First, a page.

by Shae Moseley
(Tuesdays can be a trying day here in Club Land at the RFT. It's deadline day for the show/concert listings, and this fact hangs over my head just like all of those foreboding elementary school (and high school and college) homework assignments that I would inevitably put off to the last minute. But Tuesdays always go off without a hitch, and it's all because the right music always seems to present itself. Each week I'll talk about what induces the trance-like state I need to become one with the listings.)
Since 2005, Roma 79 has released two solid albums on St. Louis' own Ascetic Records (2005's The Great Dying and 2008's Praise the Divide). But despite releasing some endlessly challenging, percussion-driven experimental pop, the San Francisco quartet has been largely overlooked by tastemakers and trendsetters. This could be because Roma 79's music is hard to get one's head around at first. Divide is the kind of album that starts sinking in on the second listen -- and really takes hold on the third and fourth.
The band's material tends to evolve stylistically from song to song, and incorporates hints of Midwest post-rock (huge drums, slightly complex time signature shifts), progressive rock flourishes (epic song lengths, keyboards and synth-patches placed over guitars) and melodic indie rock (think Death Cab for Cutie, but heavier on the abstract lyrical motifs and lighter on pop sensibilities).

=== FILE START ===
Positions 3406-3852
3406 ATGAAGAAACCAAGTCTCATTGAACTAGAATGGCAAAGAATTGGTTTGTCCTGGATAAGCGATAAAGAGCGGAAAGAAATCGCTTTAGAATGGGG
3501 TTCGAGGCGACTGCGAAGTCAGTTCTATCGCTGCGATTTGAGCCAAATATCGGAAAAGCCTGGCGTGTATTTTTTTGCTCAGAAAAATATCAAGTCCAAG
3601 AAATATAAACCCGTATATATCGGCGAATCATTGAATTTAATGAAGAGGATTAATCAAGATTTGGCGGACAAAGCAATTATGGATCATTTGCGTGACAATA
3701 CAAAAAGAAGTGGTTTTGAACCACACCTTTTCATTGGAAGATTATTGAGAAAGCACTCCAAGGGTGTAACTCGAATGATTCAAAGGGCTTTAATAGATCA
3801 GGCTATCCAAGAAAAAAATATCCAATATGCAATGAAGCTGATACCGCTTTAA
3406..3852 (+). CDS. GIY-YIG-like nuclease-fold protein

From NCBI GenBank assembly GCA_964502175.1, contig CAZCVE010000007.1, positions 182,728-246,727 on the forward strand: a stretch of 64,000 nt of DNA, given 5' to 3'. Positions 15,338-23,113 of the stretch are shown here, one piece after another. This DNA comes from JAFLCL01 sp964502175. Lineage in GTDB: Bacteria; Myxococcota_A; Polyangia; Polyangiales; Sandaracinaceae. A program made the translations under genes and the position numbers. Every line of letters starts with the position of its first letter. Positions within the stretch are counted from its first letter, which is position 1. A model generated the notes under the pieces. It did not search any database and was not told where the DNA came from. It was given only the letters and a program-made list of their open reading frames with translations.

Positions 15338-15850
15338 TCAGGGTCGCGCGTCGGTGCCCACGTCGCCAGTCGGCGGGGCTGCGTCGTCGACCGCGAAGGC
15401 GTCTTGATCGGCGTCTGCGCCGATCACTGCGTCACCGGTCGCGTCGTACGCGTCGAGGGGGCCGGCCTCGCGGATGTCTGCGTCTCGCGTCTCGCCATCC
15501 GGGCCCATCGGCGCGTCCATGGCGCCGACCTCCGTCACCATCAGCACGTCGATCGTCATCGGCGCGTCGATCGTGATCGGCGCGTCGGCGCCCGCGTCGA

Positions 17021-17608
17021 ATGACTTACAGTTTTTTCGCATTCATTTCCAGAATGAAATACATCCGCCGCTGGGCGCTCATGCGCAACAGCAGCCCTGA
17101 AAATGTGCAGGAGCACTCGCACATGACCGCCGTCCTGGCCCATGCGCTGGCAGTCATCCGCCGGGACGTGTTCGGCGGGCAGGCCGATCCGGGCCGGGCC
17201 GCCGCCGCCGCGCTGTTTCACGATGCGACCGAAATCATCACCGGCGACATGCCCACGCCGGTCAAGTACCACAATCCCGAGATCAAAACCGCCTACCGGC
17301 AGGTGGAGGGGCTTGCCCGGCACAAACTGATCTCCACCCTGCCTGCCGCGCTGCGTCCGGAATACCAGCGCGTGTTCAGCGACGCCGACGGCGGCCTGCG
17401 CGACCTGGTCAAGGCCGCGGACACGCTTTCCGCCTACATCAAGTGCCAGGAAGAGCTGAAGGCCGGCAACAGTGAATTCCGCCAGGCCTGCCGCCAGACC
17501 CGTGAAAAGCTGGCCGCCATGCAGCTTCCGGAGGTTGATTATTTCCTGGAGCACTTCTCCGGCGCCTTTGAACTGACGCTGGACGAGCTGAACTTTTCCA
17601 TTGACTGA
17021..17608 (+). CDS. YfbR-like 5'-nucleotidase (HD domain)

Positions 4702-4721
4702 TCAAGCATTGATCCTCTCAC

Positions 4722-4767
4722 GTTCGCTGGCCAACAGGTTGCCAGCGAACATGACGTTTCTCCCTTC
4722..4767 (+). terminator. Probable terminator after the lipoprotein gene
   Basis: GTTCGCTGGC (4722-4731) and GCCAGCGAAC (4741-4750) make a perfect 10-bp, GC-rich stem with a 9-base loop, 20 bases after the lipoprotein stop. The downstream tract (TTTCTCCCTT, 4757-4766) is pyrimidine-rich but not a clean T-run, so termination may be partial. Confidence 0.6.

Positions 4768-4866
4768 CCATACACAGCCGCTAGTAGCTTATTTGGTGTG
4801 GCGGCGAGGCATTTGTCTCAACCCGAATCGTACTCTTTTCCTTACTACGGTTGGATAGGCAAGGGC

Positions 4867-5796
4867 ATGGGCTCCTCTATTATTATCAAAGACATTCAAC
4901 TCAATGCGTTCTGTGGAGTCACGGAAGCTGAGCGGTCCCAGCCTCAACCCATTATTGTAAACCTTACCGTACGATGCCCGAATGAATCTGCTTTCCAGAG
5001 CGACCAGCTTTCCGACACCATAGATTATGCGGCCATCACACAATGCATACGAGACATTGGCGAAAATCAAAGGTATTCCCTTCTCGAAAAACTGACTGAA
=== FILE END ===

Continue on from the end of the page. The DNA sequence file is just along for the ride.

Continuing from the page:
These songs make up for their lack of catchy choruses and instantly gratifying hooks with slow-building dynamics and constantly morphing arrangements. Twinkling layers of syncopated percussion flourishes and loops mesh with arena-sized bursts of concert toms, tasteful acoustic drums and synthetic drum patches. These elements never get too busy, but can crescendo into bursts of overwhelming noise when absolutely necessary. For instance, the title track is one of Divide's mellowest, until an absolutely breathtaking wall of heavy guitar, piano and synthesizer chords errupt and ring out in majestic fashion for the last 90 seconds of the song.
Divide proves once again that it can be really fun to listen to music that has so many musical motifs and sonic textures -- as long as those motifs and textures are well-placed and tastefully executed. Roma 79 has this formula down pat.